Mix all ingredients together until smooth.  Cook over medium heat stirring   
constantly until a ball forms and sticks to the spoon.   Cool, knead, and store in a zip bag.  
Hint!  Substitute massage oil for vegetable oil to make “aroma therapy” dough.
Use unsweetened Kool-aid for color and fragrance.
Omit food coloring and knead dough in cocoa to make “chocolate dough.”

Thursday, February 21, 2013


Pick and Type
Standard:    W 6, L 2d
Materials:    plastic pail or basket, index cards with letters or words, 
Directions:   Children “pick” a letter or word from the pail and type it.              
More!          Use a minute timer so children can see how many words they
                  can type in five minutes.
Author Study
Standard:    RL 6, RL 9
Materials:    several books by the same author, bag, scavenger hunt list
Directions:   Choose several books by one of the children’s favorite authors.  
                    Put them in a bag along with a list similar to the one below:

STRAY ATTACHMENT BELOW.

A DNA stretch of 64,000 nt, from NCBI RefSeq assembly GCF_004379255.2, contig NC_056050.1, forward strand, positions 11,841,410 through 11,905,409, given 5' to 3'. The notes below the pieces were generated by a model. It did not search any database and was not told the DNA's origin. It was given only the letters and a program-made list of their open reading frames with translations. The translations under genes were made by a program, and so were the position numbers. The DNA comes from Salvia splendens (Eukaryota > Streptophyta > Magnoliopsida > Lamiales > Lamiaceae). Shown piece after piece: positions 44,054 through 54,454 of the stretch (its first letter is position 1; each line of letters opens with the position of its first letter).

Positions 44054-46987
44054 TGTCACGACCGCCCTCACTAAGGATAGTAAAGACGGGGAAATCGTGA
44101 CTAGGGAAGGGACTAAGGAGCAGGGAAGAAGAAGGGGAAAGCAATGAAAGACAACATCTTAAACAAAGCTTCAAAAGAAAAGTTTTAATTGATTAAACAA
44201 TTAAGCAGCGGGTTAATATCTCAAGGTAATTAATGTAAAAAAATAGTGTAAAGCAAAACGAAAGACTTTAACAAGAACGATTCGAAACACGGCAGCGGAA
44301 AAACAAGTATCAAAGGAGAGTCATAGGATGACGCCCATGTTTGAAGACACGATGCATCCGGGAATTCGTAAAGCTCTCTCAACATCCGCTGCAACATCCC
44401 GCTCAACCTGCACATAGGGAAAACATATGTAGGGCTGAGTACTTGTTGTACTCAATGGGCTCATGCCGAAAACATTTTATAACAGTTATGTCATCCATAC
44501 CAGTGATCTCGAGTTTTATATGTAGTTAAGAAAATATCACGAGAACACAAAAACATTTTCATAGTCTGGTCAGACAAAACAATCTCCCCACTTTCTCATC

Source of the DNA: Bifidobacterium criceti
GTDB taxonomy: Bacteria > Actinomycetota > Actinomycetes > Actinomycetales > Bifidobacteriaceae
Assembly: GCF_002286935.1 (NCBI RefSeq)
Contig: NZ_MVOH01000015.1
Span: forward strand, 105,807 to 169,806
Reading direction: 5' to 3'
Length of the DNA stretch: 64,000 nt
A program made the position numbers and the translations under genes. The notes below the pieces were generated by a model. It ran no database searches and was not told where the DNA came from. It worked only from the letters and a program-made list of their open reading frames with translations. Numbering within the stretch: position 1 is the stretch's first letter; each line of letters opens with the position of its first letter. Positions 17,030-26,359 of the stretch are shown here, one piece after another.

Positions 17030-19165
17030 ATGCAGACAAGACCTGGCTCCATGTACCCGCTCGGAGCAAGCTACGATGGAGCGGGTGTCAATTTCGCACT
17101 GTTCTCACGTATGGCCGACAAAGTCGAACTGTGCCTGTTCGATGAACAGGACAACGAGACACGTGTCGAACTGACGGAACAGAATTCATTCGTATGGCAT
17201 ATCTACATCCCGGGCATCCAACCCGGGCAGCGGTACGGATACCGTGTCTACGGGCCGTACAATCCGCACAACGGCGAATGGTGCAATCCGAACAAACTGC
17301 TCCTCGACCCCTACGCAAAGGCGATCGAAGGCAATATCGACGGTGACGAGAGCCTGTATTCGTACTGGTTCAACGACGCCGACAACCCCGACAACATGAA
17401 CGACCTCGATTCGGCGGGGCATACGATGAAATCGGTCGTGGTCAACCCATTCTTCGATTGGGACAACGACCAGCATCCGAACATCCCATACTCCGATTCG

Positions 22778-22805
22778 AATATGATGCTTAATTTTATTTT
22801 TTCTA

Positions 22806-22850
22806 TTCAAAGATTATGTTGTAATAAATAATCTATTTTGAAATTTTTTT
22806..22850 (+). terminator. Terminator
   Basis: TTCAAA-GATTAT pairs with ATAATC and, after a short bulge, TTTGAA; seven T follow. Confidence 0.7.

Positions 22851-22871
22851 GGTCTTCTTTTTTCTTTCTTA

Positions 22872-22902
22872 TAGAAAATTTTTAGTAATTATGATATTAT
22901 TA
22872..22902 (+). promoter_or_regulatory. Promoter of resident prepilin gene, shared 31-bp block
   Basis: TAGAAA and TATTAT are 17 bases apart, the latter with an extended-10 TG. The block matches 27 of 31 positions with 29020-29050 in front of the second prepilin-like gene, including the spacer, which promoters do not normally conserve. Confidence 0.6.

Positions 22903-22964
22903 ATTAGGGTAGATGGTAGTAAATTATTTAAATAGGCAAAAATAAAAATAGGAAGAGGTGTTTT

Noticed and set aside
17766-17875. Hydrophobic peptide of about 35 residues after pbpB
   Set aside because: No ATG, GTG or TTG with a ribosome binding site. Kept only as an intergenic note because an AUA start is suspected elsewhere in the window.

1.     The author of these books is__________.
2.    My favorite book is__________.
3.    The funniest picture is__________.
4.    The book about a bully is_________.
5.    The book about a party is_________.
6.    I wish the author would write another book about____.

Shape Art
Standard:    Geometry – compose shapes
Materials:    geometric shapes cut out of scrap construction paper, glue, markers
Directions:   You could prepare the shapes ahead of time or let children trace around patterns and cut them out.  Children arrange the shapes on a sheet of paper to make new designs and objects.  Can they identify the shapes they used?  Encourage them to give a title to their artwork.